A Wreaths Across America event was held at the historic City Cemetery on Main Street as part of the National Wreaths Across American Celebration Dec. 19.
The sixth annual ceremony was also held at the Elba Cemetery and a first-ever wreaths ceremony was held in Daleville. The memorial events were co-sponsored by the Coffee County Veterans and the Sons and Daughters of the American Revolution.
At each of the ceremonies, eight ceremonial wreaths were placed to honor those in each branch of military service, prisoners of war, those still missing in action and for families of those killed in action before participants placed individual wreaths at the graves of veterans in the cemetery.
“These wreaths are being placed on memorials during this ceremony that was coordinated simultaneously at over 1,000 participating locations all around the world,” event organizer and Wiregrass Sons of the American Revolution President Travis Parker said. “This year it is projected that well over 1.5 million wreaths were placed by more than 2,000,000 volunteers, almost one third of which are children because the purpose of this event is to ‘remember, honor and teach.’”
Wreaths Across America began in 1992 when the owner of a wreath company had some extra wreaths, said Parker. “He remembered a visit he had taken to Arlington National Cemetery when he was 12, so he placed the extra wreaths there—and this small act grew into an international event.”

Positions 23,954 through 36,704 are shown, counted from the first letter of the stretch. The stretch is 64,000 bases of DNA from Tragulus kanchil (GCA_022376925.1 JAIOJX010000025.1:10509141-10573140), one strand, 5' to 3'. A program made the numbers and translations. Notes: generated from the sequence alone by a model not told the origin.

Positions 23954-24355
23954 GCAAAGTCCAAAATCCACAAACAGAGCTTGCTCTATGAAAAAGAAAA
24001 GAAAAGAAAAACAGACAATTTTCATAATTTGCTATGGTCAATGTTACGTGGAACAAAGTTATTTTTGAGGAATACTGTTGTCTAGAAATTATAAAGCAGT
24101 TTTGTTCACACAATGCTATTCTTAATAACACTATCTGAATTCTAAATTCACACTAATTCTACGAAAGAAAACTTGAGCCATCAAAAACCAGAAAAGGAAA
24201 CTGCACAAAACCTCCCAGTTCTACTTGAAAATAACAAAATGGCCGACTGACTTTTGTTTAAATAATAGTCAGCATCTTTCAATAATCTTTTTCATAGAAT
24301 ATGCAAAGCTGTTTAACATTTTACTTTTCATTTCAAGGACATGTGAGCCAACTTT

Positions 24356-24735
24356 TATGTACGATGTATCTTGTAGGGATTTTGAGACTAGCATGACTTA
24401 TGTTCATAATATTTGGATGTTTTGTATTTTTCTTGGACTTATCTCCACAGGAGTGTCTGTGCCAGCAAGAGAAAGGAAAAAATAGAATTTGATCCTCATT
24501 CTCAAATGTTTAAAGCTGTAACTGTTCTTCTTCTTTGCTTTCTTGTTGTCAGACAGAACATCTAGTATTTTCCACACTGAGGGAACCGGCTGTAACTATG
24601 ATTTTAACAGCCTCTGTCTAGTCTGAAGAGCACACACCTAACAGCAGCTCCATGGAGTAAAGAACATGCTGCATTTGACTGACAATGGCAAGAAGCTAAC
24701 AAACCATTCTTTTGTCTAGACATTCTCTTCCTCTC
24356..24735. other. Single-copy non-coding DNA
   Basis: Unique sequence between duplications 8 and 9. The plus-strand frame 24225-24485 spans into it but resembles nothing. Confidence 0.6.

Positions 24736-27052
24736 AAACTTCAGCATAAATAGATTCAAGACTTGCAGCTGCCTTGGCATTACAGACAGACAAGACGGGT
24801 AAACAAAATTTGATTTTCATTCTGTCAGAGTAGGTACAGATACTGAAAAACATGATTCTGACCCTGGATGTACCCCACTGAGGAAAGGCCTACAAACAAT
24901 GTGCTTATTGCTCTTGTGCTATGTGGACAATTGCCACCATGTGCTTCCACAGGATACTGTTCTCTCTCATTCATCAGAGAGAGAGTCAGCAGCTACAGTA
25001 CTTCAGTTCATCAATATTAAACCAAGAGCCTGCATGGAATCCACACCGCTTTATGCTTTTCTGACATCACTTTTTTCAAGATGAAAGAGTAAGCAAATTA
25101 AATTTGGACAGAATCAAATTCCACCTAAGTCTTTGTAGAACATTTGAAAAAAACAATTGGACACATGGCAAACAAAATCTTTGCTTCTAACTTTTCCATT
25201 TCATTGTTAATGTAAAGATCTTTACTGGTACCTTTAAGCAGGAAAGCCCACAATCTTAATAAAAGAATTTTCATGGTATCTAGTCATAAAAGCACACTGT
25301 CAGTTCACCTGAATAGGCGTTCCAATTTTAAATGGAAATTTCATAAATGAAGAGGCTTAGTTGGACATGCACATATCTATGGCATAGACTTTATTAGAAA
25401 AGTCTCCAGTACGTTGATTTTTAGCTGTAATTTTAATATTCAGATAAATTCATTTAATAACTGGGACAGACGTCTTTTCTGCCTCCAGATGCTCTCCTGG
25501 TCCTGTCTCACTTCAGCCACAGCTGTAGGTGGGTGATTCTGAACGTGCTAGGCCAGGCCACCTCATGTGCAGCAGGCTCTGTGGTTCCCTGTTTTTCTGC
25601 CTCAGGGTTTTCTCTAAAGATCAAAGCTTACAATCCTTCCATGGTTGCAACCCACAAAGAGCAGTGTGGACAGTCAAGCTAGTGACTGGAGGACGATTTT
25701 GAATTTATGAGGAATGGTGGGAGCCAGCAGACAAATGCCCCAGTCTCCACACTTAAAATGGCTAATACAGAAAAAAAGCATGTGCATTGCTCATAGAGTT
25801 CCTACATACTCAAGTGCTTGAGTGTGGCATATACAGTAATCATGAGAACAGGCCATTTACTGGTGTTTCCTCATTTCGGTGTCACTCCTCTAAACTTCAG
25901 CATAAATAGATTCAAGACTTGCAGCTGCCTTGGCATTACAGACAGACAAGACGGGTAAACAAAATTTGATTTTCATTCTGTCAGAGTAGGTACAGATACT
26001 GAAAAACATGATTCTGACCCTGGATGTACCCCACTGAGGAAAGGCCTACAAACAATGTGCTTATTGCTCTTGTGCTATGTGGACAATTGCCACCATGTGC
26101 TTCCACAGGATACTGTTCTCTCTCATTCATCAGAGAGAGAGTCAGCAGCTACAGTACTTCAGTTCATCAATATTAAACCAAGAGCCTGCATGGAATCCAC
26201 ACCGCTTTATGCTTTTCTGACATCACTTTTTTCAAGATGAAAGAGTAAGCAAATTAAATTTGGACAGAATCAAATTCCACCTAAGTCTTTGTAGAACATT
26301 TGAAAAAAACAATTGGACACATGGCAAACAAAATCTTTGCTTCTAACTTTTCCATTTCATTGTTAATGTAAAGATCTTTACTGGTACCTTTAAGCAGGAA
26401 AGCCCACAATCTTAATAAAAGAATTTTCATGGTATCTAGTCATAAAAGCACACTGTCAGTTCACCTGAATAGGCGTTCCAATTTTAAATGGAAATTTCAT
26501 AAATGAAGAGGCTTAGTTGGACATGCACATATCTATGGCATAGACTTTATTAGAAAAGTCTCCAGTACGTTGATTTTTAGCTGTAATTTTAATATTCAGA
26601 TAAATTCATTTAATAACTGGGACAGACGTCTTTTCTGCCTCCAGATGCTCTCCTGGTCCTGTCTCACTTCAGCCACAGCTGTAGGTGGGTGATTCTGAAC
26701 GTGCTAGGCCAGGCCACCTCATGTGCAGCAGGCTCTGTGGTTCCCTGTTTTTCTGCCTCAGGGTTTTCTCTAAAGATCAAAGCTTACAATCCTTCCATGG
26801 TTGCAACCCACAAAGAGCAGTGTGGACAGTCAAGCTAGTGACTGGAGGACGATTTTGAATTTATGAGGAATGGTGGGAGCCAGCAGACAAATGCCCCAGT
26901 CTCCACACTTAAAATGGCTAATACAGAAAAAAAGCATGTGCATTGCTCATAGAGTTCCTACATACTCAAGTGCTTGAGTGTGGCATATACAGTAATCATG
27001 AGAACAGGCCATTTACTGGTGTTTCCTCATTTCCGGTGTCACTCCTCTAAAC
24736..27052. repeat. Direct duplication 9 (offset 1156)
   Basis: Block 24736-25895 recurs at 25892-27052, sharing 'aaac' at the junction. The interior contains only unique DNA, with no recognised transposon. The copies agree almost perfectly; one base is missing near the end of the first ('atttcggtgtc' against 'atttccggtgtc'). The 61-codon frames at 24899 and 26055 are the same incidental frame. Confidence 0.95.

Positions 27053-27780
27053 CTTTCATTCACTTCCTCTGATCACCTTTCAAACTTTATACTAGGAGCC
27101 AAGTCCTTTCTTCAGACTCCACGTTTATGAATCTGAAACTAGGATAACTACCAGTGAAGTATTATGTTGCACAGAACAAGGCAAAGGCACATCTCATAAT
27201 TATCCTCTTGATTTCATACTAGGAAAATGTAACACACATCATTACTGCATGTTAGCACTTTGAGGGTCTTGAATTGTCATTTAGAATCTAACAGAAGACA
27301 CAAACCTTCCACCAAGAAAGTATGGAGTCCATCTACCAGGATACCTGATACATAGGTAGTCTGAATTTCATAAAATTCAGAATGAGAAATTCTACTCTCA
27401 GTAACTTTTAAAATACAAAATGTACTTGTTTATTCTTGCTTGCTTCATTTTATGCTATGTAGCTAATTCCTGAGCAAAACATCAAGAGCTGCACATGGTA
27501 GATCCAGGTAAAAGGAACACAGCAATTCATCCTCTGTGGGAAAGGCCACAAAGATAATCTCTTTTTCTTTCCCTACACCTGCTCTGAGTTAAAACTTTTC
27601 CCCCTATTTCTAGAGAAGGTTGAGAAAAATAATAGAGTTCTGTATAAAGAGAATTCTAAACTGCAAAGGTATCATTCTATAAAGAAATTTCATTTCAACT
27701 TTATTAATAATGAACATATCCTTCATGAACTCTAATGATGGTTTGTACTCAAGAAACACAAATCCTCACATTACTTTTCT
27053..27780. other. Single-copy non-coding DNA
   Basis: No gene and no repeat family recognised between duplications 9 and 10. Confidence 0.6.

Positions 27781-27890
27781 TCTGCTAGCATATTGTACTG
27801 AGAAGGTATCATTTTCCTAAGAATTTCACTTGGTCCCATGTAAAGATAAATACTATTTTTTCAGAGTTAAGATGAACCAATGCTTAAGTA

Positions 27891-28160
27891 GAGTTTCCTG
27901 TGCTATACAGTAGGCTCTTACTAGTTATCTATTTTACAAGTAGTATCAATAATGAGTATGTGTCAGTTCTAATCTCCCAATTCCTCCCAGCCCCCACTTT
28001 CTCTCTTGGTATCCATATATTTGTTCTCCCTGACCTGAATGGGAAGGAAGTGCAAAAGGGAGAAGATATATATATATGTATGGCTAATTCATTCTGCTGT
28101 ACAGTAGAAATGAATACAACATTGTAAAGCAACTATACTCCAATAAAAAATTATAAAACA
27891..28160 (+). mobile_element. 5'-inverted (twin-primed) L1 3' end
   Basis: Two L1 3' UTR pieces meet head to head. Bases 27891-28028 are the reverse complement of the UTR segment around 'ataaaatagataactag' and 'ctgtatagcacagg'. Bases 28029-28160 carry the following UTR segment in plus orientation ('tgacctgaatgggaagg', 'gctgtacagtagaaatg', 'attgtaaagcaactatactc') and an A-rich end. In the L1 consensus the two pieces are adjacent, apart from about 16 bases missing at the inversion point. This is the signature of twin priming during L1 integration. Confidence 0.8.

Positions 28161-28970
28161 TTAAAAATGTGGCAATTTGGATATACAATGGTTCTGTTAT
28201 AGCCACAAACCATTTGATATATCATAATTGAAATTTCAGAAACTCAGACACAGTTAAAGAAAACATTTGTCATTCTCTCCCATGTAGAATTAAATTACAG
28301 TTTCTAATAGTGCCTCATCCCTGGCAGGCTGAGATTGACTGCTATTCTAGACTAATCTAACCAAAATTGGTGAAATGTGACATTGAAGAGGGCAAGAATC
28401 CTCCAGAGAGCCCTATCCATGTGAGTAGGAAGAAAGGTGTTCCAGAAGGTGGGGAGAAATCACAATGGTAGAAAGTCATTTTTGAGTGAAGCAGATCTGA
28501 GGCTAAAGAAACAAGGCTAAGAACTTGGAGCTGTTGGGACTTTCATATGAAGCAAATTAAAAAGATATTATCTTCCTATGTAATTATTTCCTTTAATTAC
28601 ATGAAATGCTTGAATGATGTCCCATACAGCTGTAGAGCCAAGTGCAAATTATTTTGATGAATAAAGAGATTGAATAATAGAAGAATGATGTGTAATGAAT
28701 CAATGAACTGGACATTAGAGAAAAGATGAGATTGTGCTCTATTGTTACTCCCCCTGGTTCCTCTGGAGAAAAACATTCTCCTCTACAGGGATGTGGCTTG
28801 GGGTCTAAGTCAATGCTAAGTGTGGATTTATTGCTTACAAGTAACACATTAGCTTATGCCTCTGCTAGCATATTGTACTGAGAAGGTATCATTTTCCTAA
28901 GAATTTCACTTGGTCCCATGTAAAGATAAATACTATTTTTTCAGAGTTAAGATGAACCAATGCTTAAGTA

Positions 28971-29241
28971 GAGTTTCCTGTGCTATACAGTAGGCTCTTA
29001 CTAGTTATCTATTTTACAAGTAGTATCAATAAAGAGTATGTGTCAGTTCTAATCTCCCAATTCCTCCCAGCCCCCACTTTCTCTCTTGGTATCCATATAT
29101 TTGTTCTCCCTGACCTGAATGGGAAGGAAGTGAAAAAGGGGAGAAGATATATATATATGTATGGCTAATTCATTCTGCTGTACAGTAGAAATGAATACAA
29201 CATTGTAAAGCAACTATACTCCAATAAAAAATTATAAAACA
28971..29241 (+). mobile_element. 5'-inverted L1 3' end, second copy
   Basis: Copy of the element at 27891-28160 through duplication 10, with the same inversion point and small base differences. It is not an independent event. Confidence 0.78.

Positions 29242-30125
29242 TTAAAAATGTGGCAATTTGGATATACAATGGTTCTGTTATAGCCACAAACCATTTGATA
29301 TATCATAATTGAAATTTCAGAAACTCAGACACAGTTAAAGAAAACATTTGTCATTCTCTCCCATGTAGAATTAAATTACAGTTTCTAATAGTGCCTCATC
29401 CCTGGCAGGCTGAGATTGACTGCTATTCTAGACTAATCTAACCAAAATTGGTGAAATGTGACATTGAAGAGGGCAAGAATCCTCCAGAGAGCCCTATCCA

Enterprise Mayor William “Bill” Cooper read a resolution proclaiming Wreaths Across America Day in Enterprise, Johns Chapel AME Pastor Willie White opened the ceremony in prayer, Marge Simmons sang the National Anthem and Sons of the American Revolution Chaplain Perry Vickers outlined the purpose of the ceremonial wreaths.
Keynote speaker was Lt. Col. Juan Carlos Segura, the Deputy Chief of Staff for the United States Army Aviation Center of Excellence at Fort Rucker. The Wiregrass Sea Cadets, Pastor Greg Cotter of Bethany Baptist Church and Clanton’s Battery also participated in the sixth annual event.
More than 1,000 wreaths were laid on the graves of veterans in over two dozen cemeteries in Coffee and Dale Counties, Parker said. “The event started six years ago with 18 wreaths and has steadily grown each year.
Real and artificial wreaths are used each year, Parker explained. The artificial ones can be reused. “Unfortunately, over 150 wreaths were ‘lost’ this last year and that costs over $1,500 to replace and still be able to cover the same amount of graves as in previous years.”
Eight ceremonial wreathes were placed to honor those in each branch of military service, prisoners of war, those still missing in action and for families of those killed in action before participants placed individual wreaths at the graves of veterans in the cemetery.
“When the local project started in 2015, my goal was to have honor wreaths placed on all veterans’ graves at cemeteries throughout the local area,” Parker said. “This year we placed wreaths at almost two dozen cemeteries in Coffee and Dale Counties, including Daleville.”
Any person interested in being a wreath sponsor is asked to contact Parker at the www.facebook.com/EnterpriseWWAA page. Donations of any amount will be applied to the purchase of extra wreaths to place on more veteran’s graves.